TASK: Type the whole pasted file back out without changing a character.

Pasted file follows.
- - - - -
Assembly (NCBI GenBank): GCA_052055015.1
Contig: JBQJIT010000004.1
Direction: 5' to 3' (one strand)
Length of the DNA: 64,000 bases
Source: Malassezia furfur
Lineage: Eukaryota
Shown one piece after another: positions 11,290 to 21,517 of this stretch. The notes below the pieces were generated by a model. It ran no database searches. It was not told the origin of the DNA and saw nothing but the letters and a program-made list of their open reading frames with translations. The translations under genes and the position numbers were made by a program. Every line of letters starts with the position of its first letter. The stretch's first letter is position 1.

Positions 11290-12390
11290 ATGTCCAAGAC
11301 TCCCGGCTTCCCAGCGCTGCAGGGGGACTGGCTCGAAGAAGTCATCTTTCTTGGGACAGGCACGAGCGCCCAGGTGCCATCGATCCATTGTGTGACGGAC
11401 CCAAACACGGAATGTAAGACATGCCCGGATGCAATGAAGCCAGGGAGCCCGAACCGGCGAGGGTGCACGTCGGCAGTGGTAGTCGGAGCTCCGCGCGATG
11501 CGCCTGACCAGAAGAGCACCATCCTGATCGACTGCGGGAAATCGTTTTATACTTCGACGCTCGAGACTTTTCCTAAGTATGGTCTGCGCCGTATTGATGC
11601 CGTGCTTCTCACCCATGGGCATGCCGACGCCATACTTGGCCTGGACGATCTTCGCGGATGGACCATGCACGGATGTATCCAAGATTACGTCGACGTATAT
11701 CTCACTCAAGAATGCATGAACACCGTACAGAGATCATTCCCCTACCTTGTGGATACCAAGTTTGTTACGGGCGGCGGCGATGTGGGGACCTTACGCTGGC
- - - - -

Assembly (NCBI GenBank): GCA_052055015.1
Contig: JBQJIT010000004.1
Direction: 5' to 3' (one strand)
Length of the DNA: 64,000 bases
Source: Malassezia furfur
Lineage: Eukaryota
Shown one piece after another: positions 11,290 to 21,517 of this stretch. The notes below the pieces were generated by a model. It ran no database searches. It was not told the origin of the DNA and saw nothing but the letters and a program-made list of their open reading frames with translations. The translations under genes and the position numbers were made by a program. Every line of letters starts with the position of its first letter. The stretch's first letter is position 1.

Positions 11290-12390
11290 ATGTCCAAGAC
11301 TCCCGGCTTCCCAGCGCTGCAGGGGGACTGGCTCGAAGAAGTCATCTTTCTTGGGACAGGCACGAGCGCCCAGGTGCCATCGATCCATTGTGTGACGGAC
11401 CCAAACACGGAATGTAAGACATGCCCGGATGCAATGAAGCCAGGGAGCCCGAACCGGCGAGGGTGCACGTCGGCAGTGGTAGTCGGAGCTCCGCGCGATG
11501 CGCCTGACCAGAAGAGCACCATCCTGATCGACTGCGGGAAATCGTTTTATACTTCGACGCTCGAGACTTTTCCTAAGTATGGTCTGCGCCGTATTGATGC
11601 CGTGCTTCTCACCCATGGGCATGCCGACGCCATACTTGGCCTGGACGATCTTCGCGGATGGACCATGCACGGATGTATCCAAGATTACGTCGACGTATAT
11701 CTCACTCAAGAATGCATGAACACCGTACAGAGATCATTCCCCTACCTTGTGGATACCAAGTTTGTTACGGGCGGCGGCGATGTGGGGACCTTACGCTGGC